A Black Panthers forum and film festival in Seattle this weekend raises questions across generations about what kind of activism is right for these times.
A couple of years ago, Aziza Dixon joined protests over a Missouri grand jury’s decision not to indict a white police officer who killed an unarmed African-American man in Ferguson. Then she called her dad.
“What can we do?” asked the 27-year-old, crying.
Her dad, Aaron Dixon, knew something about tumultuous times. He had faced the news of Martin Luther King Jr.’s assassination while sitting in a jail cell, having just been arrested during a demonstration supporting a high school’s black student union. “That’s when he decided to put down a picket sign and pick up a rifle,” Aziza Dixon said, recalling the family lore.
Times have changed and her father, one of the founders of the Black Panther Party’s Seattle chapter, no longer sees guns as a solution. But he, his daughter and an array of supporters do think that one of the most radical and controversial factions of the civil-rights movement — which stressed weaponry as a means of self-defense against police seen as racist, while also starting community-building programs — has lessons for a new generation of activists who have claimed the world’s attention.
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One thing they could do, they eventually decided, was to stage an event that allowed former Black Panthers to engage with young activists from Black Lives Matter and other groups. That three-day event — a Black Panther Party forum and film festival — started Friday and continues through Sunday in the Central District.
Saturday morning, people filtered into Washington Hall to the strains of James Brown, Marvin Gaye and other musicians who provided the soundtrack to the civil-rights era. On a table and wall in a foyer, everyone could see pictures from the times — a group of beret-wearing Black Panthers standing in formation with rifles held toward the sky, a gathering with a sign that read “call off your pigs.”
“It looks to me like it’s happening all over again,” said Mike Tagawa, a 72-year-old born in an internment camp during World War II, an experience that influenced his decision to join the Panthers’ local chapter soon after it formed in 1968. Young activists today, he said, “are starting to get more in your face.”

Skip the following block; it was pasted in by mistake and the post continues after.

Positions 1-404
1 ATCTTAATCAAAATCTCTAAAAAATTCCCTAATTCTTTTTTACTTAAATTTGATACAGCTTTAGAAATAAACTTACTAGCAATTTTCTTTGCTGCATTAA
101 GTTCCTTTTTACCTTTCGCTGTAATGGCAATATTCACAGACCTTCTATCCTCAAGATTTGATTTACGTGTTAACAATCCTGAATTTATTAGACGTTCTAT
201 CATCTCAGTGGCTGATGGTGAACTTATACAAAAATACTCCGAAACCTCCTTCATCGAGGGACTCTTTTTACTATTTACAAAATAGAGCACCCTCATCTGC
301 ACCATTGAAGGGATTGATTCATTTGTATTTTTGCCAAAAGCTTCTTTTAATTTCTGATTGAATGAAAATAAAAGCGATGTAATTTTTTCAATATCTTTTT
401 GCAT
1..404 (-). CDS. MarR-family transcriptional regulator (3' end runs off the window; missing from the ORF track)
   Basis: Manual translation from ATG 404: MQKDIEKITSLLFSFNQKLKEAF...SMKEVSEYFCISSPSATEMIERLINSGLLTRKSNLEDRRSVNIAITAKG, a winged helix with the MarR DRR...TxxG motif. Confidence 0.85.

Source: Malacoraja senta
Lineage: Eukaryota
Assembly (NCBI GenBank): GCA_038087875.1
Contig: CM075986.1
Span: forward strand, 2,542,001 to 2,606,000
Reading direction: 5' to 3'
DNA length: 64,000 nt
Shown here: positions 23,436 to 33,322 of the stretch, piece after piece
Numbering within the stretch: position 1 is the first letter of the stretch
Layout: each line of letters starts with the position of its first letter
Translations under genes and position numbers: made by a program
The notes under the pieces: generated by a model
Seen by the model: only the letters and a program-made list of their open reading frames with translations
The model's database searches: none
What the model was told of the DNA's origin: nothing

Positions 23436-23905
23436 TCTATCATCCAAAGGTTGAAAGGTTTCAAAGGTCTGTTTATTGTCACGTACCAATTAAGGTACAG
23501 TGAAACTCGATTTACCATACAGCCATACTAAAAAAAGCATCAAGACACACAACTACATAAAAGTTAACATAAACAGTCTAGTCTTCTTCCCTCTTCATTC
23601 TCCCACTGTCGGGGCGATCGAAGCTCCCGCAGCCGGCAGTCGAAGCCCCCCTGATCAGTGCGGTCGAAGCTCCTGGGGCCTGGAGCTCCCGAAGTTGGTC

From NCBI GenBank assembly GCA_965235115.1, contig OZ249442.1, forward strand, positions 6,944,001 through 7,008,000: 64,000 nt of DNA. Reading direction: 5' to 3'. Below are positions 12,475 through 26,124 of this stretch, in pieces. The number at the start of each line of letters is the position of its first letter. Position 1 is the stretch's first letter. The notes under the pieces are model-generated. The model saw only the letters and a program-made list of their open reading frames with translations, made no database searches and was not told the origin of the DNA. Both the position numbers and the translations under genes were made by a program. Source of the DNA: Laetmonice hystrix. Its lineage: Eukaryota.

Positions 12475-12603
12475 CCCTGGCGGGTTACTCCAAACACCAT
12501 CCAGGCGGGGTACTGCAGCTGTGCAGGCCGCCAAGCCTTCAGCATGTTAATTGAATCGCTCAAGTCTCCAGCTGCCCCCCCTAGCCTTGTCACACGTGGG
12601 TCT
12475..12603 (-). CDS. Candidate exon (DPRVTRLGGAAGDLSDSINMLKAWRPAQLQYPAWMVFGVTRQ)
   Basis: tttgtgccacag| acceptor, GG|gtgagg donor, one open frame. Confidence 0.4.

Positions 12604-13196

Time of awakening
Aaron Dixon sees differences. “We don’t have a revolutionary movement going on now,” he said, recalling that the 1960s and ’70s spawned not only the civil-rights and anti-war movements, but revolts throughout Latin America and colonial Africa. Still, he acknowledged that many young people today are experiencing a political awakening.
As they do, they are revisiting the legacies of historical figures and organizations, said Jesse Hagopian, a Garfield High School history teacher and adviser to the school’s Black Student Union. “How do we build coalitions?” he said people are asking. And “how do we get more people on the side of social justice?”
Some young activists are also wrestling with what it meant to be radical in the civil-rights era, and what it means today.
“I look up to them,” said Aman Welderfiel, 16, speaking about the Black Panthers. A Garfield junior and secretary of the school’s Black Student Union, he came to the event Saturday to give a speech about them — people he sees as being willing to fight for their freedom “by any means necessary … whether it’s through peaceful protest or using violence.”
He said he wasn’t really sure whether violence was called for today, although he noted that “for many years, we’ve been protesting in a peaceful way and we’ve gotten little results.”
In contrast, Nyema Clark, 28, and one of the organizers of the weekend event, wondered whether aggressive protests, even nonviolent ones, could be counterproductive. “A lot of it is disruption and yelling and screaming,” said Clark, who has participated in noisy protests against a new youth jail in Seattle. That, she said, “could cause people to stay away from you.”
“We’ve got to do something more,” she said. She suggested asking today’s activists: “What breakfast programs have you started up?”
She was alluding to free breakfast programs begun by the Black Panthers, who also launched health clinics for the poor.
Garry Owens, a 71-year-old former Black Panther, named the breakfast programs as the thing he was most proud of having done while in the party. “We didn’t just feed black kids. We fed hungry kids,” he said.
He contrasted that with the gun-carrying, which he acknowledged some Black Panthers now see as a mistake and he himself views with a jaundiced eye. After deadly shootouts, he said, they learned “we couldn’t fight our way out of the situation we were in.”
Ultimately, he said, the Black Panthers became more focused on “what we wanted as opposed to what we didn’t want.” And while he supports today’s activists, Owens said he hasn’t been able to figure out what, besides opposing police brutality, their agenda is.
Aaron Dixon, now living in Albuquerque but back in town this weekend for the forum and film festival, also dismissed the use of violence now. “We know that can only lead to more repression, more people going to jail,” he said.
What he would like young people to understand about the storied movement he helped lead is that it built a “rainbow coalition” that included Latinos (the Young Lords and Brown Berets) and well as whites (the Young Patriots).
People of all races are struggling, he said, and they need to work together.
To that end, former members of the Young Lords and Young Patriots were on hand at this weekend’s event.
Chuck Armsbury, a former Young Patriot leader in Eugene now living in a small town near Spokane, said he’s working with others to try to revive the group. Given the ferment he sees all around him, he said, the time is right.